Every refinement must be used. The micrometer, telescope, and score-book are especially necessary. One may get an occasional good score without these aids, but his average work will be very poor indeed. By referring to the table on page 86, it will be seen that when using service ammunition and not using the micrometer the radius of the shot group will be about 35.17 inches. Of course, all the shots will not fly as wild as this, but every little while one will, and this one often is a miss, or else it causes one to think his sighting is wrong and plays the mischief with the score generally. Individuals, and organizations shooting at long range without the micrometer will find that scores of 25 to 30 out of a possible 50 is about the best they are able to average. If, however, the micrometer is used, we eliminate the error in sight-adjustment and the radius of the shot group is reduced to about 18.9 inches. The average scores of good shots at 1000 yards under these conditions will be found to run from about 35 to 42 out of a possible 50. Service ammunition made in lots of millions of rounds cannot, of course, have the special attention given to it during manufacture which makes special match ammunition so accurate. Service ammunition gives a mean vertical deviation at 1000 yards of about 8.9 inches, and the special match ammunition used by the American Bisley Team in 1908 gave a deviation of only 5.29 inches. This difference is enough to cause the best shots of the country using the latter ammunition to average 47. to 48 out of a possible 50 at 1000 yards, and with this ammunition perfect scores of 50 at 1000 yards have become very common. Therefore, at long range, to get good results, you must use a micrometer and the most perfect ammunition you can obtain.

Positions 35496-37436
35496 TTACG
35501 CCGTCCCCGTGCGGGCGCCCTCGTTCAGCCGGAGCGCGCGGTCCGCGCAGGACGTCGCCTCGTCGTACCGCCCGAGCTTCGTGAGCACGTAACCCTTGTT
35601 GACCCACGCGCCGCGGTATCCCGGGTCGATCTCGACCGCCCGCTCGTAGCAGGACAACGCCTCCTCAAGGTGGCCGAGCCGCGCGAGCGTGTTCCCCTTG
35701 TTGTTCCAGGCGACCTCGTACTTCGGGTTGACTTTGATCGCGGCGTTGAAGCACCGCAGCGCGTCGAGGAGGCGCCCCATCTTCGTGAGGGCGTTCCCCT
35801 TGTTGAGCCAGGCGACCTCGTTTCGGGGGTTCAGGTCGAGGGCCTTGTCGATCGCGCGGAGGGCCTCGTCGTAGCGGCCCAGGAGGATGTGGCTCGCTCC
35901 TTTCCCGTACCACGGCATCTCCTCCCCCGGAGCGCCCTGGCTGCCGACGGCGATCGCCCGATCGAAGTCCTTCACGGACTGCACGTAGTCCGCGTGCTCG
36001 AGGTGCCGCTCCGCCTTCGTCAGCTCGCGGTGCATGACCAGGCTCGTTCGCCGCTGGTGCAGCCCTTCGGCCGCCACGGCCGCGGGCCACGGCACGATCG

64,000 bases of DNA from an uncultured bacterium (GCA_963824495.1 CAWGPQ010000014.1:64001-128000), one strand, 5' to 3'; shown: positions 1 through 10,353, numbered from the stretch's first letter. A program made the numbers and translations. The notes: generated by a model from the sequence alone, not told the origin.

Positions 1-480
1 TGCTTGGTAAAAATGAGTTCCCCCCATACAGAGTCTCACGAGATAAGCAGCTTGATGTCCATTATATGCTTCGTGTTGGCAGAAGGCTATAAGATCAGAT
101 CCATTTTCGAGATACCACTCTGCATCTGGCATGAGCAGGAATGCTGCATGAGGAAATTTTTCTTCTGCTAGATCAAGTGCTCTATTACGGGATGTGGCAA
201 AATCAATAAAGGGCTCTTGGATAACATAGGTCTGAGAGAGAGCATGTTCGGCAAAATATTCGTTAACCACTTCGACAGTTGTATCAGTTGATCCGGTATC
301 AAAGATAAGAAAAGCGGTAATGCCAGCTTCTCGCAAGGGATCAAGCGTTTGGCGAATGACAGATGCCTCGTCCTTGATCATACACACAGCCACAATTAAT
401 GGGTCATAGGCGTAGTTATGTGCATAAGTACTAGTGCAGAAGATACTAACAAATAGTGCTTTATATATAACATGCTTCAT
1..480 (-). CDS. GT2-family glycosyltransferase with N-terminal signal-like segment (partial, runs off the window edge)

A good telescope or powerful field-glass is also essential. Small changes in mirage drift must be watched for, quickly determined; and allowance made for them. This is especially necessary in fish-tail* winds.
*Fish-tail winds are those coming from the general direction of 6 or 12 o’clock, but which are constantly changing from 5 to 7 o’clock, or from 11 to 1 o’clock. The flag flutters from one side to the other continuously, and it only through the glass that one can gain a true estimate.
The score-book is very necessary at long range, in order that one may keep accurate records of elevations and weather conditions. These change so often, and the change amounts to so much at long range, that any attempt to keep these in the head soon results in confusion and drives everyone to the score-book.
You must have a thermometer, barometer, and hygrometer, and must use them, it is not necessary to bring them to the firing-point, but they should be read shortly before firing. A man may use an elevation of 1025 yards at the 1000yard range one day, and the next day his correct elevation may be only 900 yards. If he has no instruments and does not know how to use them, it may take him from five to fifteen shots before he gets a hit on the target. Many men’s qualifications as sharpshooters and expert riflemen are ruined from this cause.
A score previously fired at 800 yards does not always give a true indication of what the elevation will be at 1000 yards. Often one will fire and make an excellent score at 800 yards with his normal elevation, and on immediately going back to 1000 yards he may find that at that range he has to use 4 or 5 minutes of elevation above or below normal.